Noborigama 60

This kiln was constructed on an existing concrete slab. Since the slab was flat, the inclination of the chambers was accomplished using cement blocks. An unexpected advantage of this design made the stoke holes of the salt chamber at eye level, which made for easy feeding. The height of this firebox is at eye level, making stoking easy on the back. It also means the feeder stands below the heat and smoke. Standing Up for Wood Firing, was an article written by Robert for the International Conference of Wood Fired Potters. This modest sized wood kiln served Robert's studio well for fifteen years. It fired easily in about twenty hours, one of the drawbacks was its small size, which prohibited firing large pieces. Robert built his Noborigama 250 c.f. to solve those issues.

Gas Car Kiln

The gas kiln at Robert's studio is used primarily for bisque firing.
Most of his work is fired in one of his wood fired kilns.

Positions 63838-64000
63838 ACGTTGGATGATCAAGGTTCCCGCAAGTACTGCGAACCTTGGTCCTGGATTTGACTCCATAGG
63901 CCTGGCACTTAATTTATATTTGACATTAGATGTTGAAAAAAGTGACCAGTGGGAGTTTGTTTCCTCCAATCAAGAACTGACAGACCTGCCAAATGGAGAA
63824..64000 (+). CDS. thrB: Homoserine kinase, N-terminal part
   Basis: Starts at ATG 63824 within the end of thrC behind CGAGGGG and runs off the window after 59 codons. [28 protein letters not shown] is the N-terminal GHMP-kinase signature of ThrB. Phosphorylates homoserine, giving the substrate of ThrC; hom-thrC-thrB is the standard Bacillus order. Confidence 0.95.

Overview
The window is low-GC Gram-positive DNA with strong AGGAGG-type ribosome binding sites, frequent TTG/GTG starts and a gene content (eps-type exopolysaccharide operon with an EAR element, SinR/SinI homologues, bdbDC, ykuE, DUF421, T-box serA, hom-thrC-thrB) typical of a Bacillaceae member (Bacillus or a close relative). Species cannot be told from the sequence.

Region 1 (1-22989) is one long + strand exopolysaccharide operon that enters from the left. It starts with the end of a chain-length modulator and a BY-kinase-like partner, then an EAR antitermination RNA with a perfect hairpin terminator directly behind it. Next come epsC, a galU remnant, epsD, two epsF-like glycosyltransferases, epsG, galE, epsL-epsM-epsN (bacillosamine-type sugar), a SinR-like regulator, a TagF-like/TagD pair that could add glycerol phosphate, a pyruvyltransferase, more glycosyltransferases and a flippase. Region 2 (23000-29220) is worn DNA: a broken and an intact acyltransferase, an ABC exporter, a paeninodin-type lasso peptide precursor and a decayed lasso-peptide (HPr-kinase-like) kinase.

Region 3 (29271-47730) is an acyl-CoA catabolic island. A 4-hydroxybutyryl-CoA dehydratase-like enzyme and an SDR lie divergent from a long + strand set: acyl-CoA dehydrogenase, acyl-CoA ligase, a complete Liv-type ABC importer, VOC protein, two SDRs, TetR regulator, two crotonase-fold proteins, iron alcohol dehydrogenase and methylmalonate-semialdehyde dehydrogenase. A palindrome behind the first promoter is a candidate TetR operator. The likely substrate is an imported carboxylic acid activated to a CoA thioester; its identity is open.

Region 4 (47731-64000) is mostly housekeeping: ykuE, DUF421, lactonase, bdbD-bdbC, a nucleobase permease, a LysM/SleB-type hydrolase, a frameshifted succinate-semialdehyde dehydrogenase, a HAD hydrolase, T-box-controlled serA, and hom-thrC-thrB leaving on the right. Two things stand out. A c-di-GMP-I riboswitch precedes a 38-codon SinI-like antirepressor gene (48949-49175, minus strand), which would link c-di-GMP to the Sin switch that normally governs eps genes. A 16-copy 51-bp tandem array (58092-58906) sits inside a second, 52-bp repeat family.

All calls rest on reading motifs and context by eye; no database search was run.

However, he does high fire the gas reduction kiln to touch up pots that may have been under-fired, or had un-melted ash deposits from the wood kiln. He also uses the gas car kiln for special glazes
such as Copper Red or Carbon Trapped Shino.

Noborigama 250

This kiln has a total volume of 550 cubic feet, when factoring in bag walls, and fireboxes. It has 250 cubic feet of shelving area in the chambers. The main firebox can take wood up to 6 ft long and burns both hard and softwood, depending on the cycle. The pots have been bisque fired "first" in a gas kiln, allowing for a faster start during the wood firing. The kiln was designed so there is plenty of room to maneuver in the chambers when loading. Each firing holds about 1500 pots, including a dozen or more large planters and urns. One of the reasons Robert built this kiln was to enable him to fire large pots. Six Week Firing Cycle Glazing a kiln load takes about 14 days plus another 12 days to wad and load the pots. The actual firing time is 62 hours then 5 days of cooling before unloading. Unloading the kiln, grading then pricing pots adds another 18 days. This kiln is fired twice a year, usually in the months of June and September.

Wood Fire Kiln 16

He built a smaller Wood Fired Kiln 16 c.f. for testing ideas and doing glaze checks. An aspect of this particular kiln was it's lack of firebox grates. Coals tended to build up thus reducing the supply of air. Raking the firebox became part of the firing cycle in this kiln.